Managing the Fears of Practice Transition

by Ira S. Rosenbloom, CPA | Nov 28, 2016

Pennsylvania CPA JournalA successful firm transition requires many factors to align properly. The transition plan will usually focus on finances and terms, but not so much on human factors – chief among them being fear. If you’re a firm owner considering a merger/sale or acquisition, some level of fear is a normal emotion and, in fact, crosses both sides of the table. How you manage trepidation can make or break the deal. Here are some of the more common fears I’ve observed, as well as recommendations on how to deal with them.

Fear of change – The uncertainty of the results of change can be frightening to many people. Every accounting firm transition is going to bring change. Concentrating on how that change will make things better and putting a process in place to ensure that the better results occur will go a long way toward alleviating this particular fear. Keeping the dialogue focused on realistic benefits will allow confidence to brew and take away the urge to wonder about the downside.

Fear of a change in control – If you’re accustomed to calling the shots, ceding control, fully or partially, to another partner can be frightening. Similarly, if you have not had much authority, gaining control can bring anxiety. Mapping out a solid definition of the range of authority, responsibility, and expectations will create comfort and allow you to better control change in critical areas.

Fear of a lack of relevance – Transitioning from being the big kahuna may be the intellectually right path, but often it is not psychologically appealing. It is normal to wonder about a new role as something other than the boss and the ability to perform in that role. Taking the time to discuss which clients and functions will be transitioned and over what time frame will not only make for a smooth process but will also make all players in the process relevant.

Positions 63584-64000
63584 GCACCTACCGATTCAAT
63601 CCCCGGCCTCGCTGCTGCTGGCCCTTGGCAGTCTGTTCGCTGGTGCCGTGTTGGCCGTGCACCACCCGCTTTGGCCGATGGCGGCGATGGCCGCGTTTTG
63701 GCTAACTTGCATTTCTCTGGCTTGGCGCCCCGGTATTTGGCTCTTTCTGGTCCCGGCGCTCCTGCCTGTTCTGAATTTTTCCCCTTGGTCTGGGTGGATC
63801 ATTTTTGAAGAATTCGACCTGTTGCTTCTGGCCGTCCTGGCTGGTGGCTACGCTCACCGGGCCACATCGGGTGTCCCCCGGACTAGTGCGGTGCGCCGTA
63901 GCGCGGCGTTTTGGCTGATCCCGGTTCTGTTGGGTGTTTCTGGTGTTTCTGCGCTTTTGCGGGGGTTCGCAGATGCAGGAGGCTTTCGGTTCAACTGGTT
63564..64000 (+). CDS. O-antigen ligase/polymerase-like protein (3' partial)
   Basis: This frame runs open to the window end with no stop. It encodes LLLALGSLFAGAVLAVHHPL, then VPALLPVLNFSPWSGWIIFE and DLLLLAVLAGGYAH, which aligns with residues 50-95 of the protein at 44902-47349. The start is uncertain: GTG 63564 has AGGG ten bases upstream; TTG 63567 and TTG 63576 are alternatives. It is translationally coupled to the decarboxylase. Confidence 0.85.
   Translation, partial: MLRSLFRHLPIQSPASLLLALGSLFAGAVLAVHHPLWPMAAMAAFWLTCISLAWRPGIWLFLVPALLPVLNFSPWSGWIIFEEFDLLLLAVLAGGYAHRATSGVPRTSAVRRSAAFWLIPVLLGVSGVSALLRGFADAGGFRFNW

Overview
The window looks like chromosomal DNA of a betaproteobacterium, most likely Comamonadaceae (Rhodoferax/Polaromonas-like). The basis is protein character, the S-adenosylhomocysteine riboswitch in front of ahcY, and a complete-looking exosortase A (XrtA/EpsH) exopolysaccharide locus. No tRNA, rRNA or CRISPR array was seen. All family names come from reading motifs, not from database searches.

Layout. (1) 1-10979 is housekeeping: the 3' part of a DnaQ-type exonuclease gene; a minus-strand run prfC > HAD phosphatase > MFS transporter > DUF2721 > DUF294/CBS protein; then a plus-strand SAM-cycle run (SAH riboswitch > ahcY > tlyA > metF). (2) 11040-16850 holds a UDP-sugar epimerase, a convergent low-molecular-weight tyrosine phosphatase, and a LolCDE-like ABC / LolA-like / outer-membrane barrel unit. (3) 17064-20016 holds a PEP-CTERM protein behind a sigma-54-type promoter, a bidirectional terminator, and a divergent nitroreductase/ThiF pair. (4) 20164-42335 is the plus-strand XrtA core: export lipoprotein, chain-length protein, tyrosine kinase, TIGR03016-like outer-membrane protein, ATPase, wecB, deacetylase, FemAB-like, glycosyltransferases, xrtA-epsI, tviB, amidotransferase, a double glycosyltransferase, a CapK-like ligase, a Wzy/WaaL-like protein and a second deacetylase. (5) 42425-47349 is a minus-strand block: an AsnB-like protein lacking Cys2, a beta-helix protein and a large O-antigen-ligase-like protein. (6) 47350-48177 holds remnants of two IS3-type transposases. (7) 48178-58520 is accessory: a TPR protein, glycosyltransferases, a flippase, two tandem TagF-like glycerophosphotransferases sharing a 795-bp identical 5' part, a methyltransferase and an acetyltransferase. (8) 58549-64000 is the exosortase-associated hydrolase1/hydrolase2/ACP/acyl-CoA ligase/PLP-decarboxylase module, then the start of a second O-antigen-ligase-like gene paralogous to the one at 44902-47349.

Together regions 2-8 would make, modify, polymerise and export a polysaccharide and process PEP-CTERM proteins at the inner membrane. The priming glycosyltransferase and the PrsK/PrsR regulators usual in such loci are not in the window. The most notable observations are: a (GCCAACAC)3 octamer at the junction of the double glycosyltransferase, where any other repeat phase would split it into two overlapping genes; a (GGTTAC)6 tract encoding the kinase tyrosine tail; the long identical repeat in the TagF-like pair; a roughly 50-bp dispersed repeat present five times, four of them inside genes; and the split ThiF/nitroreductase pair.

Fear of the economic results – Nothing is guaranteed in life. Economic risk will exist whether a transition takes place or not. Oftentimes the greater risk will emerge without transition. If the deal is set up to maximize the likelihood of achieving the changes you want in terms of earnings and payouts, with protection from specific failures or missteps and realistic financial targets, this fear will subside.

Fear of proving yourself – Everyone has their own tolerances and acceptability ranges. Moving from an environment where you are aware of each other’s tolerances or where you are the only judge that matters to one with a panel of new judges may be nerve-racking. When mutual parameters and performance standards are set and all parties work together to achieve the result, the process won’t be one-sided. Accountability won’t be a punishment but a collaborative best practice.

Fear of client reaction – Negative client reaction is a problem for any business, especially one in transition. Worrying about how clients will perceive the transaction is often misplaced, but it should not be downplayed. The more transparent the parties are with clients, the easier it is to gain their support. Create talking points on the benefits of the deal, and share them with clients. If there is an internal transition, stressing continuity and familiarity with the existing partners will calm the clients. Expanded services and improved customer care, while maintaining billing structure, can inspire loyalty and minimize negative reactions.

Fear of staff reaction – Any change will be unsettling to staff, no matter which side of the table they’re on. The likelihood of complete staff retention after a transaction is slim, but keeping your stars has to be a priority. If you keep staff in the loop about the transaction, you’re more likely to gain their cooperation. Bonuses, clear opportunity for advancement, and incentives for staying on can effectively quash employee concern.

Fear of the end – If the deal also represents your exit strategy, worrying about what to do next is common. When the familiar ends, it makes you wonder what else will end and what the consequences will be. Using the deal as a means to focus on other interests and things you enjoy doing is a great way to address this fear. Ideally, the new owner will support those outside interests and value having a seasoned professional available to mentor younger staff.

Fears need not be paralyzing, and most are healthy. If you have them, put them to use. You can create the most comfortable combination for the parties, or, sometimes, you may even recognize that the deal should not be done. 

Ira S. Rosenbloom, CPA, is chief operating executive at Optimum Strategies LLC in Spring House. He can be reached at

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